By David Gewirtz
Here at Connected Photographer, one of the most common questions we're asked is what digital camera to buy. Before you buy your first digital camera, it's best if you really understand the elements of a digital camera and then the factors that go into your choosing one.
In this article, we discuss are the various components that make up a digital camera.
The camera body
The first component, of course, is the camera body. You'll want to consider the overall weight of the camera and how it feels to hold it in your hand. Each camera is different, looks a little different, and, perhaps most important, feels a little different in your hands.
"When you buy your camera, budget for a four-year ownership."
If you have smaller hands you may want a small camera. If you happen to have big hands like I do, you'll probably dislike smaller cameras because they'll be harder to hold, as you can see in Figure A.FIGURE A
Here I'm holding Denise's tiny camera. She loves it. I can't stand it because it's too small. (click for larger image)
For a big-handed person like me, little cameras make it hard to get to the buttons, manage the menus, and so forth. Speaking for myself (and my hands), although I have seen some pretty amazing teeny-weenie digital cameras that are just astounding in their capabilities, I wouldn't choose them for myself because my hands are just too big.
There's one other issue here, and that's weight. Small cameras weigh less and are easier to carry. Big SLRs like the one I use tend to be heavy to carry and difficult to stow. If you have a need for a bigger, heavier camera, certainly go for it. But if you're likely to be just as happy with a tiny one like that shown above, you'll probably be happier. My camera bag, when packed for a simple photo run, weighs something like 20 pounds!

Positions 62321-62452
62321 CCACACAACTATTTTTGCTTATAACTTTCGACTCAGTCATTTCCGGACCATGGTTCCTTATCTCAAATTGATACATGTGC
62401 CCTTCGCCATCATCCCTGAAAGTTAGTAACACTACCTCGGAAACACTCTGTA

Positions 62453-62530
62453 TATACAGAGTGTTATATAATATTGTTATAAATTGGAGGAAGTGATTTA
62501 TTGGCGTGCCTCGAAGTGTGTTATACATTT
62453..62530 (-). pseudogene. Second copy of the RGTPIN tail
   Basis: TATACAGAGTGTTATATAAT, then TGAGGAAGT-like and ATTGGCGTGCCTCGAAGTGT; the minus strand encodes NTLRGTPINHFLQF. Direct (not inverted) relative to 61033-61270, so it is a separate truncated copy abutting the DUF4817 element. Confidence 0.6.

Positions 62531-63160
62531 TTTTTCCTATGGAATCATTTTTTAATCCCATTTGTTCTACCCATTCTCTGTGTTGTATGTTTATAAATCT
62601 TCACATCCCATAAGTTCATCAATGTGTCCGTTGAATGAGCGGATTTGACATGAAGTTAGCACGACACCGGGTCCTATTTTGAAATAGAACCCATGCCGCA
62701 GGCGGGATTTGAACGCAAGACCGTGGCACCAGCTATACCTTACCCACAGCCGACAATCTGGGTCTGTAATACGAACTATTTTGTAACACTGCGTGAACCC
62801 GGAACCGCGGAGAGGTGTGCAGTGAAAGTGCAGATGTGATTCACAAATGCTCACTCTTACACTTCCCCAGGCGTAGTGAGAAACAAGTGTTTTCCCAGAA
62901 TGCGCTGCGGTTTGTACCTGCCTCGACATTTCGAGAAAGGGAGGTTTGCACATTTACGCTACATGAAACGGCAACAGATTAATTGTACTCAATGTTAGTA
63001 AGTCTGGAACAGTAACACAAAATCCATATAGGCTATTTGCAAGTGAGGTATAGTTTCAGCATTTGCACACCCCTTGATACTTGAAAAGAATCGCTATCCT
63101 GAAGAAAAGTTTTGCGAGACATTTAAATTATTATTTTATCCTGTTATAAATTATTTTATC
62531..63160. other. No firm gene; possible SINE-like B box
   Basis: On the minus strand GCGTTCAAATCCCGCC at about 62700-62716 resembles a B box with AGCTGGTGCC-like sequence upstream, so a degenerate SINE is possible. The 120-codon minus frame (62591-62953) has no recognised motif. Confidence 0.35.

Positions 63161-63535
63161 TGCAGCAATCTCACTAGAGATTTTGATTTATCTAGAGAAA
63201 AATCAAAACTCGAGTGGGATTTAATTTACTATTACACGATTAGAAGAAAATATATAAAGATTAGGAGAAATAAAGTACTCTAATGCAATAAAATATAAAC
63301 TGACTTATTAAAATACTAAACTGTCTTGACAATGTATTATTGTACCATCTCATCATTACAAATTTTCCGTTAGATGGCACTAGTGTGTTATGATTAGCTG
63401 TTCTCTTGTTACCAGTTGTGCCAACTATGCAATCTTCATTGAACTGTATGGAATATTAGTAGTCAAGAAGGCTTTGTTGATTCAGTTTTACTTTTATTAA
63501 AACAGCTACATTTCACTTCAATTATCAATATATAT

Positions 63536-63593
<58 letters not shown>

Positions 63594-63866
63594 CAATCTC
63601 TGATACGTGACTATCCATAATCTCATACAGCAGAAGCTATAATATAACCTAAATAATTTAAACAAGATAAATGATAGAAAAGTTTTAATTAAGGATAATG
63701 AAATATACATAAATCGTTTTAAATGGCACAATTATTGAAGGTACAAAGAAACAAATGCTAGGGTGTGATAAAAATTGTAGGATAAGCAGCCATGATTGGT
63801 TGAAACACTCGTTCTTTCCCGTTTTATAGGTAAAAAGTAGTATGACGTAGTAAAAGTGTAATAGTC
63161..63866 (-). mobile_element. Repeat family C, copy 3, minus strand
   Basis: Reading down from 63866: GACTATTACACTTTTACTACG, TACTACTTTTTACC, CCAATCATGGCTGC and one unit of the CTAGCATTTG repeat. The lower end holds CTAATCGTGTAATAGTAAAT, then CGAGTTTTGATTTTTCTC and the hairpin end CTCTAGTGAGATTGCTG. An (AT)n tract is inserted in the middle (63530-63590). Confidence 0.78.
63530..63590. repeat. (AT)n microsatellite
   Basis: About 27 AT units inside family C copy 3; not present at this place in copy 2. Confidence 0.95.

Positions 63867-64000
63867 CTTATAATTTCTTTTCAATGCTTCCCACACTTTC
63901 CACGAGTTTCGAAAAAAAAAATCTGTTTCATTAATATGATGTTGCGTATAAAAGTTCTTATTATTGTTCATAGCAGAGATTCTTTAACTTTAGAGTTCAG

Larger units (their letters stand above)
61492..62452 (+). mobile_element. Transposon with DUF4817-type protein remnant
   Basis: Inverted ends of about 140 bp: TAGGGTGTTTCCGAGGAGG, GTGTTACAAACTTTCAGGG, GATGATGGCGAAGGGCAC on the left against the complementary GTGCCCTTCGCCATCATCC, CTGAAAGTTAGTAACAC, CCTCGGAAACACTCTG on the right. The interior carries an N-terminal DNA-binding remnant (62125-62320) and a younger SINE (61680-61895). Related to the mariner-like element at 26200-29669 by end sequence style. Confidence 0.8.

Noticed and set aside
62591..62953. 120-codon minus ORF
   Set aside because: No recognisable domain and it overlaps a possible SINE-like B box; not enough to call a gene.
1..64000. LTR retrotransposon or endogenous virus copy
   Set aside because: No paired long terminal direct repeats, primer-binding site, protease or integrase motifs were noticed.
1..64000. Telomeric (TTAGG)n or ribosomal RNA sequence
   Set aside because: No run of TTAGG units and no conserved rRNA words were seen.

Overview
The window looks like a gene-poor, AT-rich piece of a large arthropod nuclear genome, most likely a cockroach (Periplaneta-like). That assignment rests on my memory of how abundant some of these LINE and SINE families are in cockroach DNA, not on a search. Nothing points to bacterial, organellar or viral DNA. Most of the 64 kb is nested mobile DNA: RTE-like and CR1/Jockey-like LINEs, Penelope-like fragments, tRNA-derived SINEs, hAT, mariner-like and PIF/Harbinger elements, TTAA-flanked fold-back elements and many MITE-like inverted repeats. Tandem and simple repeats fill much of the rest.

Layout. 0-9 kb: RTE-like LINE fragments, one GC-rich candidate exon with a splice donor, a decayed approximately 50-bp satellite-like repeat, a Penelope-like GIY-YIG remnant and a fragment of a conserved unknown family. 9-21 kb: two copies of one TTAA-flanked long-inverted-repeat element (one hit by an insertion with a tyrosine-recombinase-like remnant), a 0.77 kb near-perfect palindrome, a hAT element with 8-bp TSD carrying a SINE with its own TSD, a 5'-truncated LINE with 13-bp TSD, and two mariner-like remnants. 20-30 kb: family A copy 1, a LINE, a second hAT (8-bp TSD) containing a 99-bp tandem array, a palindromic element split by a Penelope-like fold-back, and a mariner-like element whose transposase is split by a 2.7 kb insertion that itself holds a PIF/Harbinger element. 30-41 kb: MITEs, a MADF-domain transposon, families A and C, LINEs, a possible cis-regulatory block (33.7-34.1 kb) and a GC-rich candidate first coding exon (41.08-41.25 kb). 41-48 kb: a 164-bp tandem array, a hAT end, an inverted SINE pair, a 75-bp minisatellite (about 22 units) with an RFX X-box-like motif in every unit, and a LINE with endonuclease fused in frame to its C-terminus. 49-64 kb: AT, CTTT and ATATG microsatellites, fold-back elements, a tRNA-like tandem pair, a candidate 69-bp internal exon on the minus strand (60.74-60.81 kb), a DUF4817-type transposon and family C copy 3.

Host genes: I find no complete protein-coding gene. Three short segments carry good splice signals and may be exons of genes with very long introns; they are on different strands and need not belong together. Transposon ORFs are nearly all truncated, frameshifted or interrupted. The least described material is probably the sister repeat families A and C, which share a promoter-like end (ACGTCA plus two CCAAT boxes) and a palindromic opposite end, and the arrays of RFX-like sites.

The next camera component worthy of your understanding is the optical system, the lens. When choosing a camera, you're going to encounter terms like optical vs. digital zoon, auto-focus, macro modes, and more.
To a photographer, the lens is, in reality, the most important part of the camera. Key, then, to choosing a new camera is determining the picture quality of the camera's lens and how images coming into the camera and are recorded.
Looking at the outside of the camera, you can see the lens, as shown in Figure B.FIGURE B
The lens on Denise's camera expands out when used. (click for larger image)
It's the optical component (a piece of glass or clear acrylic material) that transfers an image into the camera. Often, more advanced cameras like SLRs (single-lens reflex) have removable lenses that have widely differing optical properties. You can see some removable lenses in Figure C.